. This method of catalysis has become the key to the knowledge of the remarkable properties of these polymers. With respect to polypropylene N., all side chains of each monomer were located on one side of the molecule, and are not targeted at random, such as in the already-existing lower-quality plastics. When H. asked his wife (nee Rosita Beata), . professor of literature, University of Milan, . find a suitable name to describe this structure, . she suggested that the term "isotactic '(meaning' all on one side '), . and this neologism instantly entered in the chemical literature.,
. Accompanied by a high official representative 'Montecatini com-pany' H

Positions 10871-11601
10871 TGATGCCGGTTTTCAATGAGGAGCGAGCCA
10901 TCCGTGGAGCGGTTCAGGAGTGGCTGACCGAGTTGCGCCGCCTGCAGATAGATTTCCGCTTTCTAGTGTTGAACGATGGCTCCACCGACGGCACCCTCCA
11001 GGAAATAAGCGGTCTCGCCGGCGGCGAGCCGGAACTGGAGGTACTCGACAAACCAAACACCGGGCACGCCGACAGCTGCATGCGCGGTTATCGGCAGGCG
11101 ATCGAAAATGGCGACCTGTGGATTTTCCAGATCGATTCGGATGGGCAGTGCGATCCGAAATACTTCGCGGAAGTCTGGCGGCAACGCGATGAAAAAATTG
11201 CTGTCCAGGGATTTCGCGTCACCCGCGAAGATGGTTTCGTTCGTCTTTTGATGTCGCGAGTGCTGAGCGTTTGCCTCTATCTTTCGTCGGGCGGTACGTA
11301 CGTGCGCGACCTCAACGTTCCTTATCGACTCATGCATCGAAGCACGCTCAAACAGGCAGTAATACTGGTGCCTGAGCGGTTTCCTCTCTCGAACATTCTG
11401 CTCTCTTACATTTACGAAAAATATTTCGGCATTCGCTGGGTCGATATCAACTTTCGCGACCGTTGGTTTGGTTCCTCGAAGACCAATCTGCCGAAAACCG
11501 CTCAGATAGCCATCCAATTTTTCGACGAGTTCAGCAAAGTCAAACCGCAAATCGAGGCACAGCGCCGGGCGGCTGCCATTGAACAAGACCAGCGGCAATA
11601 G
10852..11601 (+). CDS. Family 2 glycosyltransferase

. made in June 1956. trip to New York, where he held a press conference at which he announced the discovery of isotactic poipropilena.
. From his message should, . that this material can be molded or stamped in the form of solid objects, . from it can produce a thread - the same firm, . as nylon, . and yet light enough, . to float, . - Or film, . same transparent, . a cellophane,
. Soon Italy began commercial production of propylene, and later permission to use the technology of its receipt was given and all the rest of the world.
Continuing the study of catalytic polymerization, N. made considerable progress in understanding the mechanism of reactions, the development of new technologies and to obtain new materials. Among the variety of plastics, created as a result of his research, were a new polystyrene and polybutadiene. Carried out N. Work 'armed the' scientists in the field of polymer chemistry the opportunity to closely monitor the accuracy of sizes and shapes of the analyzed their macromolecules.